• Reference/Reader Advisory Services
      • 8. Tech-savvy user group, often willing beta testers
      • 9. Your events can go viral
      Twitter
    • 10. Two Sites… Apples and er, Oranges
    • 11. CardStar
    • 12. Red Laser
      Pulls up your profile based on Worldcat data –
      so keep it up to date!
      Currently just on the iPhone, but the Worldcat API could be leveraged on other platforms as well
    • 16. Barcode Scanner
      Available for Android Phones
      • Doesn’t include Library Info (yet!) but does lead your customers straight to Google Books
      • 17. Because it also reads QR Code, another useful tool
      • 18. We used QR Codes for our Library Card Signup Month
    • Check your listing often!
      • Make sure your Tags are accurate
      • 19. Add your Twitter account to your listing
      • 20. Multiple locations can allow for serendipitous discovery of events or services
      Foursquare
    • 21. Check your listing often!
      • Use the Tips to highlight events and services
      • 22. Be creative, remember it’s a game!
      Foursquare
    • 23. Gowalla
      Very similar to Foursquare – but much smaller user base
      Gowalla features “trips” instead of “tips”. Libraries can build local tours and then help visitors or those interested in local history on their way.
    • 24. Probably the single most important listing to maintain – most “bang for your buck”
      Claim your location in Google places, this will give you much greater control as well as analytics
      • Google provides the QR code for you
      • 25. Hours, parking info, email, etc. –
      • 26. Google displays today’s hours and provides transit information
      • 27. Automagically links your reviews on Yelp, Judy’s Book, parentsconnect
      • 28. Also allows you to fix incorrect marker location (finally!)
    • 29. Another big payoff for just a little time invested
      Start a Yelp for Business account
      • Add announcements
      • 30. Can respond to reviews
      • 31. Ensures your information is accurate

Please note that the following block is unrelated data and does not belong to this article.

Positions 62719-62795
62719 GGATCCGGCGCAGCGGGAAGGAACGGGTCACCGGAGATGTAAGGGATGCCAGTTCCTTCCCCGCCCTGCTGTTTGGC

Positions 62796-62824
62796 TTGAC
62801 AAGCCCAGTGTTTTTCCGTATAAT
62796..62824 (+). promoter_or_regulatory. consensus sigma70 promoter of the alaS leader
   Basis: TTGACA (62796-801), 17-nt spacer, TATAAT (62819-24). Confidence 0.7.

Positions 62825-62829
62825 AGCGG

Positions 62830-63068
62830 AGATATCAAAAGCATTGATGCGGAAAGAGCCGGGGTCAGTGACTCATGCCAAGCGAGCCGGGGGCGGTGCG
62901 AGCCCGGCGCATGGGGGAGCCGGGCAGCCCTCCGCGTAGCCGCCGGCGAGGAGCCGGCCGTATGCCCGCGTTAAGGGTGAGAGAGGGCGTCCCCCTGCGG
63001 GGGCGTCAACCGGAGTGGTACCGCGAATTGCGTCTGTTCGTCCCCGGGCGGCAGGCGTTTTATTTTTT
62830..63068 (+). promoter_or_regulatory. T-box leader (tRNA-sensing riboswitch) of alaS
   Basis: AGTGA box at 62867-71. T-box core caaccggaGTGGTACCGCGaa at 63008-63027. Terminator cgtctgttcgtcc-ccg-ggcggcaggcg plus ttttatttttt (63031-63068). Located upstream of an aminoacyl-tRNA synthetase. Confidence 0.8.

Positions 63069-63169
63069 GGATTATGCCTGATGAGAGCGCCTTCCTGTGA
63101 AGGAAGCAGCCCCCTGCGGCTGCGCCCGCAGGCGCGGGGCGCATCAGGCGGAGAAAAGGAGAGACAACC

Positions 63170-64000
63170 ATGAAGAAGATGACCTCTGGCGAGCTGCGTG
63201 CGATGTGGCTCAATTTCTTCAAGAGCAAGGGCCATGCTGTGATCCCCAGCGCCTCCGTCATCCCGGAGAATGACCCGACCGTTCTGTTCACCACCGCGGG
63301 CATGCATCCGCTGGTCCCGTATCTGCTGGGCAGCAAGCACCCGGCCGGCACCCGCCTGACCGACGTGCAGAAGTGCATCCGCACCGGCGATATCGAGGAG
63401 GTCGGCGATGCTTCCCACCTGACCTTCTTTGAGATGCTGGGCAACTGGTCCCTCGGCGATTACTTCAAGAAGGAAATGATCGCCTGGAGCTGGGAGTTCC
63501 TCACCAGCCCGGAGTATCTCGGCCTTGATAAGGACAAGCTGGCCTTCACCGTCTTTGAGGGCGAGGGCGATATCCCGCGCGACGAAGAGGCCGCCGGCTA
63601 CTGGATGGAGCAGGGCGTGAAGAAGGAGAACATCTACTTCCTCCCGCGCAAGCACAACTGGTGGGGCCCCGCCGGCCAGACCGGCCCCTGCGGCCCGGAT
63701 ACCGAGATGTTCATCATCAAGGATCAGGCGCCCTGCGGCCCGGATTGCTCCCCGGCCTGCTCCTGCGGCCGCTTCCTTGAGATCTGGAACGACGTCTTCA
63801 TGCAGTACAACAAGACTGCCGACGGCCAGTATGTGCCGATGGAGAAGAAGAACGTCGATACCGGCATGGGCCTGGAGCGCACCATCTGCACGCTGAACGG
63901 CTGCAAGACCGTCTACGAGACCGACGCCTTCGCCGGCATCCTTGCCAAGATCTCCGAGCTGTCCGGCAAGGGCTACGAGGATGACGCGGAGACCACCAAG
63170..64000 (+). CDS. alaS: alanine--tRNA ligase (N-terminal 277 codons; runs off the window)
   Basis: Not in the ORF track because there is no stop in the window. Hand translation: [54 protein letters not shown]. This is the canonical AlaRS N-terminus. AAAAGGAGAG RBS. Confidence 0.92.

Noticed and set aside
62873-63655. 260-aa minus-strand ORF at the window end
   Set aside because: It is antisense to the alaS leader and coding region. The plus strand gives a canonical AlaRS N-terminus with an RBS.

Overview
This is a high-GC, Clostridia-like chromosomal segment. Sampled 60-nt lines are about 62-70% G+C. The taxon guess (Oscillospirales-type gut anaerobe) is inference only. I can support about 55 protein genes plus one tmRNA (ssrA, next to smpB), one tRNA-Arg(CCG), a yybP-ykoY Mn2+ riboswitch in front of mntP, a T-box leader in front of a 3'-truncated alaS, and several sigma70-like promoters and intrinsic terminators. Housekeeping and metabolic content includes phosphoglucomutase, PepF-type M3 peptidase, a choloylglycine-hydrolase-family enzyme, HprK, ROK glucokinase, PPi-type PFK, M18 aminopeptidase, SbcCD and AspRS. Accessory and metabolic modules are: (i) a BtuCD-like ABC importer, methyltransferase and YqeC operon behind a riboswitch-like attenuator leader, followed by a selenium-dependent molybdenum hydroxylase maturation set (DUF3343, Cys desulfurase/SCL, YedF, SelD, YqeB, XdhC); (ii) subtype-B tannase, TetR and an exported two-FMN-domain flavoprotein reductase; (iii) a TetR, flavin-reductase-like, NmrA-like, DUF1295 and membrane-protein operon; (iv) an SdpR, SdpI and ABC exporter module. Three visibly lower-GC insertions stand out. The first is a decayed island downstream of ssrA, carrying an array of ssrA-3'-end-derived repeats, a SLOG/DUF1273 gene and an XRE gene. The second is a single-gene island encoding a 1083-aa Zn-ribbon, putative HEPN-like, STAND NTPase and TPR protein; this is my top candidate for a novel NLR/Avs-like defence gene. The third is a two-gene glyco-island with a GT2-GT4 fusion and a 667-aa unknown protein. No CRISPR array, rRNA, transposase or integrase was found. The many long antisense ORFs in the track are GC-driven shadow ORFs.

• 32. Provides tracking of pageviews
      • 33. Reviewers may be willing beta testers
    • One stop shop for mobile users
      • Today’s Hours
      • 34. Reviews
      • 35. Announcement
      • 36. Recently began offering check-ins
      • 37. Monocle interesting experiment with Augmented Reality
    • GoodReads
      Another place to bring your services to the community where they are– making sure you stay top of mind
      • Customers will see your book recommendations
      • 38. Event listings show up as local literary events – don’t let bookstores crowd you about of the “attention marketplace”!
    • Local Books
      Developed by LibraryThing
      • Another prime audience – those who love reading
      • 39. Venues allow you to link to your website, events calendar, Twitter account
      • 40. One-click access to your phone number or directions
      • 41. Your event listings ensure visibility
    • Access My Library
      Gale-Cengage provides access to the local libraries’ databases– free and no login required!
      But what if this is what our customers see first?
      • Wrong address = frustrated customer who just drove across town
      • 42. Wrong phone number = can’t even call to find out how to get here
      Do we have their attention?
    • 43. OCLS Shake It!
      App developed at Orange County Library System
      • Excellent branding, instant recognition
      • 44. It’s fun, but it’s also useful
      • 45. Competes with commercial apps – keeps libraries relevant for people’s media choices
      • 46. Integrates directly with their mobile catalog enable easy, instant access to requests
    • 47. Thank you for listening. Find me online as…
      “The Brewin’ Librarian”